We deserve three-dimensional characters who look like us, in every genre.
Frances-Anne SolomonWriter, producer, director, curator and distributor in film, television and radio.
He had just come off one of the most successful weekends at the box office — ever. Director Jordan Peele was speaking at the Hollywood Improv Theatre after his horror flick scared up US$88 million in its opening. It has since raked in more than US$200 million.
With the success of “Get Out” (US$174M) and now “Us,” Peele can literally write his ticket with the studios when it comes to what he wants in a movie, and he said as much to an audience of aspiring actors and fans: “I get to cast black people in my movies. I feel fortunate to be in this position where I can say to Universal, ‘I want to make a $20-million horror movie with a black family.’ And they say yes.”
Now that’s power.
But it wasn’t this bit of pride and, yes, boastfulness that got the Twittersphere and others in a tizzy. It was his next statement that got the debate rolling: “I don’t see myself casting a white dude as the lead in my movie. Not that I don’t like white dudes,” he said. “But I’ve seen that movie.”
Cue the outrage, the false equivalencies — “What if a white director had said that about casting black actors?” — and the debate about why a black director (or any creative of colour) should choose to tell stories that reflect their own perspective and experiences.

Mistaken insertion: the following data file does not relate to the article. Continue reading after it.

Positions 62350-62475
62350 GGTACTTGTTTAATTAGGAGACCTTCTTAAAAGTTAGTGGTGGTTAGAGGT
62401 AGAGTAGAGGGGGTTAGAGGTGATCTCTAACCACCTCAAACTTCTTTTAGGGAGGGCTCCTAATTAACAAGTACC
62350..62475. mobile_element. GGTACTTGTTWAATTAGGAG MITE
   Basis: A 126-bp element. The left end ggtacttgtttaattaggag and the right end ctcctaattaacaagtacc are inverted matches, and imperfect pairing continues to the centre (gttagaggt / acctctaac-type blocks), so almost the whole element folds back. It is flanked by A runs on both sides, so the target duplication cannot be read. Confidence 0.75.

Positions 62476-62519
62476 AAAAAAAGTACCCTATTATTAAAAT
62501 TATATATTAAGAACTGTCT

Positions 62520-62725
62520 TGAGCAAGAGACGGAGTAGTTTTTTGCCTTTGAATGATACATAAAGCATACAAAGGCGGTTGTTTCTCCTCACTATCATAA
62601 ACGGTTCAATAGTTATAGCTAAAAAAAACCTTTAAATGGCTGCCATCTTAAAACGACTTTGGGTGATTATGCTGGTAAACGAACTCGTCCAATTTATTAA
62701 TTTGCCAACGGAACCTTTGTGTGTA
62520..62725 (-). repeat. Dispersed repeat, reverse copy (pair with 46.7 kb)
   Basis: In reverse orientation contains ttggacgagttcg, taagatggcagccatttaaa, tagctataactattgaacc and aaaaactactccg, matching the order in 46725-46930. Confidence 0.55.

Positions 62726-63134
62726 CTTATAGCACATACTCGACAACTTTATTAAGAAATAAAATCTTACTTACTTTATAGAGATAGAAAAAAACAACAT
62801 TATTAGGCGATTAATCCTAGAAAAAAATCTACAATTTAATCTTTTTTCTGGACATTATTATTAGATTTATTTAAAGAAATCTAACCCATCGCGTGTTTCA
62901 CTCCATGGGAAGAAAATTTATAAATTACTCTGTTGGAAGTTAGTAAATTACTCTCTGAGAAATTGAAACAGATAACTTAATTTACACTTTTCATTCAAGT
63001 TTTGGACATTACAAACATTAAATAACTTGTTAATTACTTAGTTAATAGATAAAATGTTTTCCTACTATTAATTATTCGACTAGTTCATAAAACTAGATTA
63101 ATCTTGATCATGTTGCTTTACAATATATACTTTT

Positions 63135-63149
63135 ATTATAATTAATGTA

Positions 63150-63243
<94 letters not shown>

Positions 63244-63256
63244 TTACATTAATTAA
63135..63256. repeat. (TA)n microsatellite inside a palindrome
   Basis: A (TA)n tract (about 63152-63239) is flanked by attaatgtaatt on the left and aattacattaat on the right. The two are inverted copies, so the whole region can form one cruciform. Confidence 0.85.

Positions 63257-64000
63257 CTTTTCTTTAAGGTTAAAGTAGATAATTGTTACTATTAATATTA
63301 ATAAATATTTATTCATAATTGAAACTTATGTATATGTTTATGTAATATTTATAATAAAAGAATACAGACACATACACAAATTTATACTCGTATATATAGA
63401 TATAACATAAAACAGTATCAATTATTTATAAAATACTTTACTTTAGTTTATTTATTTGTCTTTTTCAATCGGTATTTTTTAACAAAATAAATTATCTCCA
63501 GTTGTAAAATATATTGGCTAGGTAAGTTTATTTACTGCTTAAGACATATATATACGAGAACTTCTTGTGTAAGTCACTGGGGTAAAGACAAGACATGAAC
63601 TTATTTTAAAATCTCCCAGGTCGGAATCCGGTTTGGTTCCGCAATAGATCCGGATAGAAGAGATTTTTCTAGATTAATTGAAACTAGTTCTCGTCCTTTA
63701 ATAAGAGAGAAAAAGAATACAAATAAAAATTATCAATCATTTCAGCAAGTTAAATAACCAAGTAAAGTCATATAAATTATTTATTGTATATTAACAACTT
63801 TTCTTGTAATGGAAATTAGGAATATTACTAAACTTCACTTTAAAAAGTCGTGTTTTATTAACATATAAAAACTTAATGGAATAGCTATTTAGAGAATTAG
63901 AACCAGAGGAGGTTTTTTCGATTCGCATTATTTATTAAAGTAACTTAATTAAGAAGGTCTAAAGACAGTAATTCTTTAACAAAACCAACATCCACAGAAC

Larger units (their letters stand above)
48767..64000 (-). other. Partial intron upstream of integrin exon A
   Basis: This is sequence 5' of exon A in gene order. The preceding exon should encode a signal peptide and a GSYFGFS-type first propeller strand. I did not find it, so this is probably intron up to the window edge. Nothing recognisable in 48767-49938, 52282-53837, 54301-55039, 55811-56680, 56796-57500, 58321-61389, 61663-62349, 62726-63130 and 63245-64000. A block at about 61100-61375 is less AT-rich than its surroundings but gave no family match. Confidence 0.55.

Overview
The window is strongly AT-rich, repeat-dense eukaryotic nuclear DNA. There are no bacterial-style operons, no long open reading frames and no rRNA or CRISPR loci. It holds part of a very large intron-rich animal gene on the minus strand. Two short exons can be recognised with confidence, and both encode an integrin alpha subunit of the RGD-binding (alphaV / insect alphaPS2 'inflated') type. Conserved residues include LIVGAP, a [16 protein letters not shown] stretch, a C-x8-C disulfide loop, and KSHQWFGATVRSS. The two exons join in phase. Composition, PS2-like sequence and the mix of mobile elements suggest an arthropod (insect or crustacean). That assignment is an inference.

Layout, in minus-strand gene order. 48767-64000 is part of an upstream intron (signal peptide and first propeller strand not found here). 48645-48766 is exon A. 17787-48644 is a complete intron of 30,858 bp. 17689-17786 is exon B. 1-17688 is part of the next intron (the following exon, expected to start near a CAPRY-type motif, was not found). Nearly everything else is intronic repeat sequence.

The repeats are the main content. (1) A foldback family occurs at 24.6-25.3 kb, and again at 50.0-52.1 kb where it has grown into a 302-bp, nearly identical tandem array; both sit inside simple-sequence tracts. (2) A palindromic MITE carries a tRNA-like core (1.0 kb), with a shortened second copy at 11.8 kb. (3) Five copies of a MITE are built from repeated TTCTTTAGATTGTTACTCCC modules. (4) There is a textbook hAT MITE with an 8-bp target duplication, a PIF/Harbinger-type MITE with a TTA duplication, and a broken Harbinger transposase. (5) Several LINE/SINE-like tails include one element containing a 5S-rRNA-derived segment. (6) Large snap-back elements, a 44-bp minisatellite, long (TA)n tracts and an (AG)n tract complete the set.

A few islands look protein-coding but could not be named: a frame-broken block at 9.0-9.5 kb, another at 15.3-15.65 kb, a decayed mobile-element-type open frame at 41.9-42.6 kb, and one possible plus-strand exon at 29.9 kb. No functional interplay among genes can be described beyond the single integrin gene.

Lost in all the unfounded indignation was the rest of his statement: “It really is one of the best, greatest pieces of this story, is feeling like we are in this time — a renaissance has happened and proved the myths about representation in the industry are false.”
I’ve fought the good fight for many years to tell stories that reflect the fabric of our multicultural reality.
And this is a “finally” that has been said before. Consider last year’s smash “Black Panther” ($1.34B) and a long list of black films dating back to the early 1990s: “New Jack City” ($100M), “Malcolm X” ($102M), “The Book of Eli” ($105M), “The Equalizer” ($108M), “Barbershop” ($115M), “Boyz In Da Hood” ($120M), “The Butler” ($130M), “Boomerang” ($149M), “Waiting To Exhale” ($134M), “Ride Along” ($149M) and “Straight Outta Compton” ($172M). Let’s not forget the Tyler Perry/Madea franchise.
Black films have proven Peele’s point over and over again. Yet, telling stories through the lens of a community that is not “mainstream” (read: white) continues to be a hard sell for financial backing.
White narratives dominate media
I’ve fought the good fight for many years to tell stories that reflect the fabric of our multicultural reality. As a drama producer at BBC Television in England, where I began my career, I fought to represent the authentic voices of Britain’s diverse communities on screen.
My ambition was met with resistance. I arrived during the mid-1980s, hired to work on one of the first black TV magazine programs, “Ebony.” It was a time of marked political and racial division. London burned — as did Handsworth, Birmingham and Manchester — amid black communities protesting decades of racial oppression.
The first news story that I covered was in the aftermath of what was called the “Black Riots” — a policeman had been murdered. In retaliation, hundreds of black youth were arrested, tried without evidence and deprived of their rights. I remember black people being described as “black monkeys” in the media and people making monkey noises in reference to them.